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26th September 2019, Athens, OH

A sustainable market for coal, replacing wood?

Manufacturing the coal-based composites results in lower manufacturing costs and emissions. © mining.com

Manufacturing the coal-based composites results in lower manufacturing costs and emissions. © mining.com

The US Department of Energy (DOE) has awarded US$ 1.5 million to an Ohio University professor to develop engineered composite decking boards from coal. Industry partners are providing an additional US$ 500,000 in funding.

Jason Trembly, Russ Professor of Mechanical Engineering and director of the Institute for Sustainable Energy and the Environment (ISEE), part of the Russ College of Engineering and Technology, aims to utilise coal in the manufacture of construction composite building materials in collaboration with Consol Energy, Engineered Profiles, Pacific Northwest National Laboratory and Clear Skies Consulting.

Manufacturing the coal-based composites requires less energy – and results in lower manufacturing costs and emissions – than manufacturing commercial wood plastic composites. Also more affordable to consumers, the materials provide a new, sustainable way of using coal while meeting all applicable ASTM and International Building Code specifications.

Consol's vice president of business development and technology Dan Connell believes the initiative has the potential to open up an alternative, sustainable market for US coal.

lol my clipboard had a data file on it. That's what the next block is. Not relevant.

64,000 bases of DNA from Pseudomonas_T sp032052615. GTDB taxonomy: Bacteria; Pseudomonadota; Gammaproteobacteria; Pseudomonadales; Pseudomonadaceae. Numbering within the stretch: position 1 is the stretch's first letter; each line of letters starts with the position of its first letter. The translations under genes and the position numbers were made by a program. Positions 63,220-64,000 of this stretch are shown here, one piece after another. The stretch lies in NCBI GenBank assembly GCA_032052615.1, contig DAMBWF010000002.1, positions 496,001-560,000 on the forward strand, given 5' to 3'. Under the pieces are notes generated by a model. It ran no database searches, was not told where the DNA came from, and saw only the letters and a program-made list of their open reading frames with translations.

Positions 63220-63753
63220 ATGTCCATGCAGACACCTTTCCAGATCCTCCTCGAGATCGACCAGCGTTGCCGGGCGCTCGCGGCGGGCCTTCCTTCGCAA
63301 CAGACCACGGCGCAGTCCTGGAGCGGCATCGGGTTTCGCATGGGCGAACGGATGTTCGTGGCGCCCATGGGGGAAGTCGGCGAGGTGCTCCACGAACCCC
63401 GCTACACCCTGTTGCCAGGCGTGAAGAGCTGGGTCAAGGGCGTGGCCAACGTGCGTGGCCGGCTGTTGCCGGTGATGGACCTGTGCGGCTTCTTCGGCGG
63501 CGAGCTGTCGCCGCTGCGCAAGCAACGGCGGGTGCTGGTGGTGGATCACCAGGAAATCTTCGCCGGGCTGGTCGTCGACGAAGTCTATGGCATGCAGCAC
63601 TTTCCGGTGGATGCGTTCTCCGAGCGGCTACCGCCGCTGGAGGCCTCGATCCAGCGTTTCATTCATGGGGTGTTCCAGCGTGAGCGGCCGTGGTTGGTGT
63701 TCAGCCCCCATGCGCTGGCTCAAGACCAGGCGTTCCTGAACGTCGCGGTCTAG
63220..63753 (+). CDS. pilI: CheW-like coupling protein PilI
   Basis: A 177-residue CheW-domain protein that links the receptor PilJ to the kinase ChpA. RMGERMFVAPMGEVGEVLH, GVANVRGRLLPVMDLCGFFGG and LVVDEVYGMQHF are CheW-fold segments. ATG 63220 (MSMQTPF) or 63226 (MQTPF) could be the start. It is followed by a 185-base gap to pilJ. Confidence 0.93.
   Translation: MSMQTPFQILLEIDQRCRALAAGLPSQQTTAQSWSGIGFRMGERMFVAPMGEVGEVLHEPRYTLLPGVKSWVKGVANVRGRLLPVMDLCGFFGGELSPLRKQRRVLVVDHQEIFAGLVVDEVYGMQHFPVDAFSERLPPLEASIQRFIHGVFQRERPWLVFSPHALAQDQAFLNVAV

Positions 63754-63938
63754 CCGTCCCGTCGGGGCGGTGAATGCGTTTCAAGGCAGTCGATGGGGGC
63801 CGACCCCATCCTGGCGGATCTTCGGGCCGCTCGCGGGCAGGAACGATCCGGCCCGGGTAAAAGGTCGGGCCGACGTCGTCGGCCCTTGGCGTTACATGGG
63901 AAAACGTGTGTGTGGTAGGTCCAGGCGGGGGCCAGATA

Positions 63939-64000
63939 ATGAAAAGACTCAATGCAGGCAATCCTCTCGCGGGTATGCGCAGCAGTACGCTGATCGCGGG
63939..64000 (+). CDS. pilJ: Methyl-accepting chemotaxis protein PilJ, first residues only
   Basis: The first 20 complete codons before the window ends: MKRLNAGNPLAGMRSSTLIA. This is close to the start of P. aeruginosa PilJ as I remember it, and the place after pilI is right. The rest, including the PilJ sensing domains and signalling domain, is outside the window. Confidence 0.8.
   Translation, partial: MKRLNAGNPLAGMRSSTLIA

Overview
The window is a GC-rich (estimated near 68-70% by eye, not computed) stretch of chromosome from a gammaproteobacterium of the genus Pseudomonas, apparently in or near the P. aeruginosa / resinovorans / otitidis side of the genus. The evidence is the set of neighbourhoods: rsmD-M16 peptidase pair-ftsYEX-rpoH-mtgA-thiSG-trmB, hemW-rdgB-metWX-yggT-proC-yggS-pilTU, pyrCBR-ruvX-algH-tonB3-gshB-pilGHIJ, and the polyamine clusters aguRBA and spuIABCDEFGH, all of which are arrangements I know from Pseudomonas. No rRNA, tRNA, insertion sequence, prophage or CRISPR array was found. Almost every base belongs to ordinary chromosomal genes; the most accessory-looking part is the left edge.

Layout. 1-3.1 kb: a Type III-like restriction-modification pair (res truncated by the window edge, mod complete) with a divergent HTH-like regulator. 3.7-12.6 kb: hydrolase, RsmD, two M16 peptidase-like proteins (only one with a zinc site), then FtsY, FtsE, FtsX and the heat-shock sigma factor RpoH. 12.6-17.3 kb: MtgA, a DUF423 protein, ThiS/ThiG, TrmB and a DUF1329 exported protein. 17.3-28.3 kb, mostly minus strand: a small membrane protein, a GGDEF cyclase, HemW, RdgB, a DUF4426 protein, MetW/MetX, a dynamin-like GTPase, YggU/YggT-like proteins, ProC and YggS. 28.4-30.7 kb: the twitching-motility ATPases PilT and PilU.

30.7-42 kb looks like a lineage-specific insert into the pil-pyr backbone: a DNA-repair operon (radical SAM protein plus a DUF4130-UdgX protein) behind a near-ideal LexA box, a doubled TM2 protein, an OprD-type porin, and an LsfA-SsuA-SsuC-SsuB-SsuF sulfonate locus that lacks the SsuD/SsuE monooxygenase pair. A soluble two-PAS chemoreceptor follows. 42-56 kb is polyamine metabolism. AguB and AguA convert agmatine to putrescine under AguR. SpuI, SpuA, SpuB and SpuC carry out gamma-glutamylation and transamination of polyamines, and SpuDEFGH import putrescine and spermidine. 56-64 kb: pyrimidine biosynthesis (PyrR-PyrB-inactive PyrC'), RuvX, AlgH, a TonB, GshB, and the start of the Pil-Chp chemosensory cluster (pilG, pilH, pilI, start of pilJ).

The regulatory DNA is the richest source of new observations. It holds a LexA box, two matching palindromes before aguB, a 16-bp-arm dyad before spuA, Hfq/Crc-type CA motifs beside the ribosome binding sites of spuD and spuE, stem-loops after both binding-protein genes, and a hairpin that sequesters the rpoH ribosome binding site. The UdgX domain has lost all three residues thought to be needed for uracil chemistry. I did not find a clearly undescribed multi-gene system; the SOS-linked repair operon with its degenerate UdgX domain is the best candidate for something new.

“In line with our company’s mission, this project is keenly focused on technological innovation to create an entirely new application for coal – its use as a direct feedstock for the manufacture of building products,” said. “Ohio University’s initial research results show promise with respect to the technical, economic and environmental performance of coal plastic composites, and we look forward to getting involved with helping to advance this opportunity.”

Studies show the global plastic composite market, which is undergoing tremendous growth, is expected to reach US$ 8.76 billion by 2023. If successful, coal composite manufacturing will generate an initial new US coal demand market of over three million tons annually, along with new manufacturing jobs.

“If successful, utilising coal in the manufacture of building materials will yield a new sustainable coal end-use which minimises greenhouse gas emissions associated in manufacturing such materials, while meeting a rapidly growing consumer market sector,” said Trembly. “This project is an excellent example of OHIO’s innovative cross-cutting research programming and example of the university’s leadership in national sustainability initiatives.”

www.ohio.edu

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